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Originally published August 6, 2012 at 4:08 PM | Page modified August 6, 2012 at 5:18 PM

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Op-ed: Don't let Spokane Tribe build a casino off reservation

The Spokane Tribe's proposal to build its third casino at an off-reservation site a few miles outside of Washington's second-largest city is not good for tribes, our communities or for our state.

Special to The Times

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THE Spokane Tribe's proposal to build its third casino at an off-reservation site a few miles outside of Washington's second-largest city has generated a lot of attention across the state recently, and for good reason. The precedent that will be established by the decision on this proposal holds tremendous importance for Washington state and will reverberate nationally.

While all of the potential consequences of this situation aren't clear, we don't think the expansion is good -- for tribes, for our communities or for our state.

As longtime advocates for tribal sovereignty, self-determination and economic development, we know it's vital for tribes to continue their momentum and progress in these areas, but not at any price. This off-reservation casino proposal concerns us because of the implications it holds for the expansion of gambling in Washington.

The Indian Gaming Regulatory Act generally prohibits tribal gaming on lands acquired after 1988. It places tough prohibitions against off-reservation casinos, and requires that tribes that seek exceptions to this law meet strict tests before they can be approved.

The rare exception the Spokane Tribe is seeking has allowed only a handful of tribes nationally to build off-reservation casinos over the course of the past 24 years. In each of these prior approved cases, the applicant tribe sought a meaningful way to pursue its rights under the Indian Gaming Regulatory Act that would otherwise be denied.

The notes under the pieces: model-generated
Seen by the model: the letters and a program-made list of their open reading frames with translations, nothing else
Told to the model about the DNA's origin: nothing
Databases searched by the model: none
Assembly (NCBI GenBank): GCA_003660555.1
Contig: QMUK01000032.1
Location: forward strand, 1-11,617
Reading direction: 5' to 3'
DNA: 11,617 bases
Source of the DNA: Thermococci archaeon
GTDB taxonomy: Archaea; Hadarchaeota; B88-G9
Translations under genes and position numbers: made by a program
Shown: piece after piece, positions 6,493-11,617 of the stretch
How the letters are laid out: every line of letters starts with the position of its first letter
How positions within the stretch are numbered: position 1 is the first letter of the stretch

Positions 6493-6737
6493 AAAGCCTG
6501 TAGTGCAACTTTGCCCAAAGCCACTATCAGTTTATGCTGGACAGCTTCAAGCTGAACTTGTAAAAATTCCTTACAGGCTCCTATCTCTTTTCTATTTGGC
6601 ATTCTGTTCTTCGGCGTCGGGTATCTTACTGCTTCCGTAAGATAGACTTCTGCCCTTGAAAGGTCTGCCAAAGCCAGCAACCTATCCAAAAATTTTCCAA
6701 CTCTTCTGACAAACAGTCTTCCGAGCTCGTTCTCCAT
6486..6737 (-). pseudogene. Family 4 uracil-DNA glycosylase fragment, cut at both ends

These few exceptions have established a clear philosophy and policy of merit over market -- of needs over wants -- when allowing off-reservation projects to proceed.

The Spokane Tribe's proposal to build its third casino is different. First, when the tribe acquired the land in Airway Heights it stated publicly that it had no intention of engaging in gambling on the site. And with two existing casinos, the tribe is already able to exercise its rights under the law.

Additionally, it could at any time develop another casino on its reservation without needing any approvals. However, the tribe has chosen to seek this narrowly given exception so it can build a casino closer to more people, in a market it perceives as more lucrative.

If the Spokane Tribe is allowed to develop its proposed casino in Airway Heights, it will be doing so outside the spirit of the Indian Gaming Regulatory Act and prior balanced wisdom, and worse, it will expose every community in the state to a wave of purely market-focused gaming expansion.

The state of Washington has agreements with federally recognized tribes in our state affording each tribe the same opportunity provided to others. There are tribes today that hold property in the heart of some of Washington's largest cities. We must avoid setting a precedent that could allow large-scale gambling to move into the middle of any community.

If the Spokane Tribe is allowed to build its third casino off-reservation, it threatens to upset the important balance between the needs of tribes and of local communities. Tribes will be incentivized to rapidly develop properties in markets now closed to Indian gaming, pitting tribes against each other in a mad rush to locate casinos as close to the downtown core of every major city as possible.

Once this new expansion genie is out of the bottle, we won't be able to put it back in. Perhaps most worrisome is that the goodwill we share with our tribal neighbors will be tested and weakened -- and that is an unacceptable outcome.

We want all tribes to succeed, including the Spokane Tribe, but any proposal that seeks an exception for purely market-driven reasons must be measured against the consequences and harm that stands to follow.

By this yardstick, the Spokane Tribe's proposal falls short.

Mike Lowry, left, is former governor of Washington state. Ralph Munro is former secretary of state for Washington state.

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